As the new school year begins, parents play a pivotal role in their child's success. Here are 10 tips for motivating your student from GoalSettingforStudents.com.1. Stress "I'll Make It Happen" words. Encourage your child to use positive, motivating words like yes, I can, and I will. 2. Minimize "Bummer Words." Avoid using negative or limiting language in discussions with your children. Some of the most common bummer words include no, can't, won't, never, maybe, and if. 3. Do the Basketball Shuffle with your child. Play the Basketball Shuffle to encourage independence and responsibility. Write "It's in your court NOW" on a basketball, and place it in the kitchen or family room to emphasize how the entire family gets the school year off to a good start. Then "pass" the ball to your child to show how he or she is now responsible. Your child can "pass" it back when they need help. The basketball becomes a fun, visual and practical way to emphasize your child's role in his or her education.4. Thank You, Ben Franklin. Ben Franklin used the following process week after week for fifty-seven years and claimed it made him a better and happier man. Develop thirteen character traits you and your child want to work on together. Consider honesty, fairness, self-control, order, sincerity, responsibility, self-respect, and kindness to others. Each week select one character trait, and, as a family, work to improve this trait. Provide rewards to the family member who shows the most improvement. Continue the process until you complete all thirteen weeks of character traits. 5. Stress the Importance of Goal Setting. Sit down with your child and set goals for the school year. According to John Bishop, author of the workbook, Goal Setting for Students®, "Students will take more personal ownership for their education when they learn how to set and achieve goals and how to use these principles in the classroom. They will embrace your efforts to help them succeed." 6. Accountability is a Two-Way Street. Both parents and students need to be accountable for a child's success in school. As adults, parents have to model responsible behavior for their children. Did you promise to volunteer at school, or help with the latest class project? Make sure you follow through. 7. Answer the "BIG" Question. At least three times per week have your child write down the following question, "Did I give my best effort to today's activities?" and record their answer. If their answer is "yes," reward them. If their answer is "no," have them list two things they will do tomorrow to improve their effort. Writing this question on paper (instead of just discussing it) will imprint the words in their minds. 8. Help Them Manage Their Time. Have a family meeting to discuss the weekly schedule. At the beginning of the school year, it is easy to sign up for too many activities, events and committees. How many activities will each child participate in? When will you have dinner together as a family? When will homework be done? What chores are each family member responsible for and when will they be done? Create a family calendar in a centralized location to keep everyone aware of the day's activities.9. Make it easy to study. Create a study area that fits your child's personality. Do they work best at a desk in a quiet area of their room? Or is the dining room table a better place to work? Does music distract them, or help them focus? Help your child determine the best way to study. Fill a tackle box with commonly used school supplies and keep it stocked. Prevent last-minute runs to the discount store by keeping poster board, extra notebooks, paper and other supplies on hand.10. Define success-in your child's eyes. Help your child define what success means to them. Bishop says, "Children need to know that success takes time; success takes planning and a strong desire; success takes setting and achieving goals; success involves helping others. Students need to know it's their achievement, not ours." With a few simple steps, parents can get their children off to a good start for the new school year.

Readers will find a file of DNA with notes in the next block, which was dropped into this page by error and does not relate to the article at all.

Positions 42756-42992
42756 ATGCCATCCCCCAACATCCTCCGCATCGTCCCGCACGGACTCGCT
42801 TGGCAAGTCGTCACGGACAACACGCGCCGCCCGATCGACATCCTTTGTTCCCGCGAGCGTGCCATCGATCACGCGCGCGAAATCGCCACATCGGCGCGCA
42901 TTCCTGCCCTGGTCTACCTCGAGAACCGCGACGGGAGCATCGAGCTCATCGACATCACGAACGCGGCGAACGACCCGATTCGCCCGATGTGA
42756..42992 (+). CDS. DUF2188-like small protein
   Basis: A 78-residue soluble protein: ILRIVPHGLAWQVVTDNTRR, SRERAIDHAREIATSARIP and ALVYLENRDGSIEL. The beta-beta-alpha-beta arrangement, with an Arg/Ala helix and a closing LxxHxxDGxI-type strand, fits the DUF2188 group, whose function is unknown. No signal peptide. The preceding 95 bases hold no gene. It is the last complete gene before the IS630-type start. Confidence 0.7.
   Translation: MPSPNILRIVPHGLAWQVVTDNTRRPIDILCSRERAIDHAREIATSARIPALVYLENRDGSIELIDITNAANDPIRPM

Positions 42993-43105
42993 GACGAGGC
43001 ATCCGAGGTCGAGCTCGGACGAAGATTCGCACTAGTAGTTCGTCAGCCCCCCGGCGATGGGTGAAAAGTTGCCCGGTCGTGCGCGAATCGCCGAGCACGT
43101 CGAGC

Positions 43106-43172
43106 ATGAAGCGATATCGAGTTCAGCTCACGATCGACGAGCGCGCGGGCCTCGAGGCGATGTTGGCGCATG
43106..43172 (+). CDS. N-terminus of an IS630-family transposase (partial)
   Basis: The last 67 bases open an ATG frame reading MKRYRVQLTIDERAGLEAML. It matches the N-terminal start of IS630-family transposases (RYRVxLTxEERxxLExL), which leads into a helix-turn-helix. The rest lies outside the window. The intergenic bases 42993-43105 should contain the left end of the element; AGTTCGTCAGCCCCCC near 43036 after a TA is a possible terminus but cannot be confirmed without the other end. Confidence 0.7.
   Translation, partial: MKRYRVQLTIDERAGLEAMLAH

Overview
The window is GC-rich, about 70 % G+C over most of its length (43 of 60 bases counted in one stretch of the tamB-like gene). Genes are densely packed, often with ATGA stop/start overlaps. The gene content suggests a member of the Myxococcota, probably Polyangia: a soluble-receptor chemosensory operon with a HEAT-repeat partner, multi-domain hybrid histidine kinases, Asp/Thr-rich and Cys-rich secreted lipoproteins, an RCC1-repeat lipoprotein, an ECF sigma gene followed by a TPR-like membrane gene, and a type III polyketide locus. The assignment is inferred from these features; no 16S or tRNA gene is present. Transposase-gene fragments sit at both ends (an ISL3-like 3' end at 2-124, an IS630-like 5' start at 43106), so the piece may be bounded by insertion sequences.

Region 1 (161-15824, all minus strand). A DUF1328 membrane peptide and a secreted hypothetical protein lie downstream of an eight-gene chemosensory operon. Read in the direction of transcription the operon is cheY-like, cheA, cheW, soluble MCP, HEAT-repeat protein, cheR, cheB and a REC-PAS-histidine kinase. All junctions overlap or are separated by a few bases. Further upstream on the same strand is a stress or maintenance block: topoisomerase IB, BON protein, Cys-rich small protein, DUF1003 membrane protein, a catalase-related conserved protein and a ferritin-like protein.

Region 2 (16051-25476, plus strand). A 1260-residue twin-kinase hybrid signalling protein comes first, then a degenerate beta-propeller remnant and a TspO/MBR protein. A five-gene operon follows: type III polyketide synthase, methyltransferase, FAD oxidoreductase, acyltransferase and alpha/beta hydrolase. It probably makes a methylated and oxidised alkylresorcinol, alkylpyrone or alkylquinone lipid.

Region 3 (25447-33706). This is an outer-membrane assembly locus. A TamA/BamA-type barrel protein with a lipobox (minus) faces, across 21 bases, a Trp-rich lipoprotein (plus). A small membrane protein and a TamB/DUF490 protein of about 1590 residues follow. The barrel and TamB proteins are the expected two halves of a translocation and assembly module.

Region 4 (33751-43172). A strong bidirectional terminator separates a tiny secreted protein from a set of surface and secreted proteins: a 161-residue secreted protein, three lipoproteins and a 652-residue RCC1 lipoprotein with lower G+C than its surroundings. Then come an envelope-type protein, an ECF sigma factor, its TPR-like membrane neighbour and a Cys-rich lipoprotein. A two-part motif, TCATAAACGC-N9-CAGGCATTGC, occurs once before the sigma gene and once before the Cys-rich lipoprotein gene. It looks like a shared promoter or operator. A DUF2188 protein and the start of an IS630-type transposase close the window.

Will My Child Ever Out-grow His Attention Deficit Hyperactivity Disorder?
If your child has Attention Deficit Hyperactivity Disorder then at some point you will be asking the question, "Will my child ever outgrow it?"
Two Means Trouble
You have two kids who are 14 months apart. How cute, they look alot alike...are they twins? One is taller and more mature than the other, so that can't be.
The POWER of Your Words
Words are truly powerful things. They are something that becomes a part of us, our history, and our legacy. From my own life experiences, I have understood how words, simple words said in passing to a child, can leave an impression and help manifest a future purpose.
Parenting - Give Your Child The Tools To Build Strong Character And Values
There are many parenting styles. Yours may be very different from your own parents, your siblings, or your neighbors. There is no right or wrong parenting style. If you are teaching your children basic values and good citizenship, you have already won half the battle. There are some basic character traits that are necessary for children to develop into good citizens and role models. Instilling these values in your children will provide them with a strong foundation on which they can base their lives and build their futures.
No, No, No -- What Else is a Parent to Say?
The word no is probably the most overused word in the English language. I speak from experience since I myself use it frequently.
Road Trip! Make It Fun For Your Toddler
If you had to spend 4 or 5 hours in a snug car seat with even snugger straps and nothing to do, you might not be a huge road trip fan either. Road trips are getting more fun for the younger set as portable and built-in DVD players become more and more common, but sometimes even watching videos gets old.
The Parent Teen Relationship: How Effective is Yours?
It was the homework that did it. Each night became a challenge in how I was going to get my son, a non-academic, to do his homework. I tried patience, encouragement, and teaching, all to no avail. I moved on to bribery, threats and punishment, still no success. Finally I tried anger, frustration and tears, but still no joy. At the end of my tether I knew it was time for a change.